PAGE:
Intrarenal B cells in human renal allografts indicate transplant recipients with a poor prognosis, but how these cells contribute to rejection is unclear. Here we show using single-cell RNA sequencing that intrarenal class-switched B cells have an innate cell transcriptional state resembling mouse peritoneal B1 or B-innate (Bin) cells. Antibodies generated by Bin cells do not bind donor-specific antigens nor are they enriched for reactivity to ubiquitously expressed self-antigens. Rather, Bin cells frequently express antibodies reactive with either renal-specific or inflammation-associated antigens. Furthermore, local antigens can drive Bin cell proliferation and differentiation into plasma cells expressing self-reactive antibodies. These data show a mechanism of human inflammation in which a breach in organ-restricted tolerance by infiltrating innate-like B cells drives local tissue destruction.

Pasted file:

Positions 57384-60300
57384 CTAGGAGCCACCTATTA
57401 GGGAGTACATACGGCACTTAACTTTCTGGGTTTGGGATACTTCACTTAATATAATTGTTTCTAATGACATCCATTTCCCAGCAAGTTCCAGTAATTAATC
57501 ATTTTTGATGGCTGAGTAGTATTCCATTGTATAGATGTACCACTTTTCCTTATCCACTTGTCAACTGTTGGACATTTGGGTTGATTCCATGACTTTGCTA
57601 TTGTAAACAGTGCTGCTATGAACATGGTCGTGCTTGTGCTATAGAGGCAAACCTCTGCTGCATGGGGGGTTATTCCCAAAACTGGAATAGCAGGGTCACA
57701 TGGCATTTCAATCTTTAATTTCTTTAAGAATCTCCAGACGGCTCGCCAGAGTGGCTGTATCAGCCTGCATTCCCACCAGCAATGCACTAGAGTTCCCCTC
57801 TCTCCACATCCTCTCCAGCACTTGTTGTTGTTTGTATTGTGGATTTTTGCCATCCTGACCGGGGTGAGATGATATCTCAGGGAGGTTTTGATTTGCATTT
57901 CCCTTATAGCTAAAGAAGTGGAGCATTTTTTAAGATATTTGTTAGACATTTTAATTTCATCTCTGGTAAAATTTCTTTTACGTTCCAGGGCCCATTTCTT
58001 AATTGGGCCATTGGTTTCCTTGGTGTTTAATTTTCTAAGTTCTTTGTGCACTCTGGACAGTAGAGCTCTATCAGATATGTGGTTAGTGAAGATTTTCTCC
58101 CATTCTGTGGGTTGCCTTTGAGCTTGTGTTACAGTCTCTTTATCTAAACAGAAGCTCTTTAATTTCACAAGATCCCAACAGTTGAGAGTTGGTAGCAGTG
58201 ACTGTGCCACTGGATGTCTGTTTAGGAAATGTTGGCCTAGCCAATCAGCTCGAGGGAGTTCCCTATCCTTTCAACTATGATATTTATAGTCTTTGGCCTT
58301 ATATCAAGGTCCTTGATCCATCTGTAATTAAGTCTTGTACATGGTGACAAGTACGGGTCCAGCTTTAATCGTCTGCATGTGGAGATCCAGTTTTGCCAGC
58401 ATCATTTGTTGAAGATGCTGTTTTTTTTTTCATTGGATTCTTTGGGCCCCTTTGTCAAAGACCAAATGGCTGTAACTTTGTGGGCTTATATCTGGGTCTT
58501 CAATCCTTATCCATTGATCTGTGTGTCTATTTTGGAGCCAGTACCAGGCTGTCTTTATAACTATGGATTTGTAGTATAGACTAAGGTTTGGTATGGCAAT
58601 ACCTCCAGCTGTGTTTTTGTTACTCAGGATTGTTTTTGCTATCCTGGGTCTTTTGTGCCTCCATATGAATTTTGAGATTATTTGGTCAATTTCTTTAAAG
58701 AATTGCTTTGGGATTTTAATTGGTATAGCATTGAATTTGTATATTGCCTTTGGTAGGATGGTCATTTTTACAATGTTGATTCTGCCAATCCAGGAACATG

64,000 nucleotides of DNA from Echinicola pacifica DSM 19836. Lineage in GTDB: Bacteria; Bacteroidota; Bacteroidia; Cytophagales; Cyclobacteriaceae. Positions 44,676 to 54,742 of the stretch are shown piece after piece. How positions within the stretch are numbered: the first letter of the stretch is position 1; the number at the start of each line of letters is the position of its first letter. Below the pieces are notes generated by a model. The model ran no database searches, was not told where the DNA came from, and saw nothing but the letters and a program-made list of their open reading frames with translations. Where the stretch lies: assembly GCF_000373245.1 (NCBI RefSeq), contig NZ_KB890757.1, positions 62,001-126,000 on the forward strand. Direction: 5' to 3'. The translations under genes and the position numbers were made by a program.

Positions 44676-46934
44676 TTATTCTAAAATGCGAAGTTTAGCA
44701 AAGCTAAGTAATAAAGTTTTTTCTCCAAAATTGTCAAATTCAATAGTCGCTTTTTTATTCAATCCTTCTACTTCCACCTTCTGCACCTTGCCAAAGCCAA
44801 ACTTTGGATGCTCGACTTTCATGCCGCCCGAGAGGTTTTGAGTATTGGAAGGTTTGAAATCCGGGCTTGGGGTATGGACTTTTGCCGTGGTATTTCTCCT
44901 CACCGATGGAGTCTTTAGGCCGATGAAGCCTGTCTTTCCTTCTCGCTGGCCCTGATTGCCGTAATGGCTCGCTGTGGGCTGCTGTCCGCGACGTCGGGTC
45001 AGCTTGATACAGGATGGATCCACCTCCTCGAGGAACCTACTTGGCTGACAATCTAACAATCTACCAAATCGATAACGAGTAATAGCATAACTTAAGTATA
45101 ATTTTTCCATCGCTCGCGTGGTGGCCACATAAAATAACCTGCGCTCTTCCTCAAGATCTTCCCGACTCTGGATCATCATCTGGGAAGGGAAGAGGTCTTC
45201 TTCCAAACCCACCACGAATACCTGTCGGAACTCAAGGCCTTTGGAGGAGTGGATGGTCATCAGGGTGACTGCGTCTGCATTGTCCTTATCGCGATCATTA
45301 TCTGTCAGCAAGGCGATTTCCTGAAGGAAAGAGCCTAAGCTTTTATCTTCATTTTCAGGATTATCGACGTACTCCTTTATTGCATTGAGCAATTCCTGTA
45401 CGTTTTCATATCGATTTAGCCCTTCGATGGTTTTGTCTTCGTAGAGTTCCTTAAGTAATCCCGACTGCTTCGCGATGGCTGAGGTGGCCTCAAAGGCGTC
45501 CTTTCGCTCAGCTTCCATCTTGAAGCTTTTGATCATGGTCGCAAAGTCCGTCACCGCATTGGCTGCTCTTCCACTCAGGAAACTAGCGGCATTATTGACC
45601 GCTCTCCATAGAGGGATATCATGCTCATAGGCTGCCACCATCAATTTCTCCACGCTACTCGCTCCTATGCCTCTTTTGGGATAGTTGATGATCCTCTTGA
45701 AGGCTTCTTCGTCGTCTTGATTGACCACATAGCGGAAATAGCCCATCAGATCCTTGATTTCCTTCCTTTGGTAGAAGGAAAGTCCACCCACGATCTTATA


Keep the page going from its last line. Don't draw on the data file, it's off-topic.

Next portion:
© 2021. The Author(s).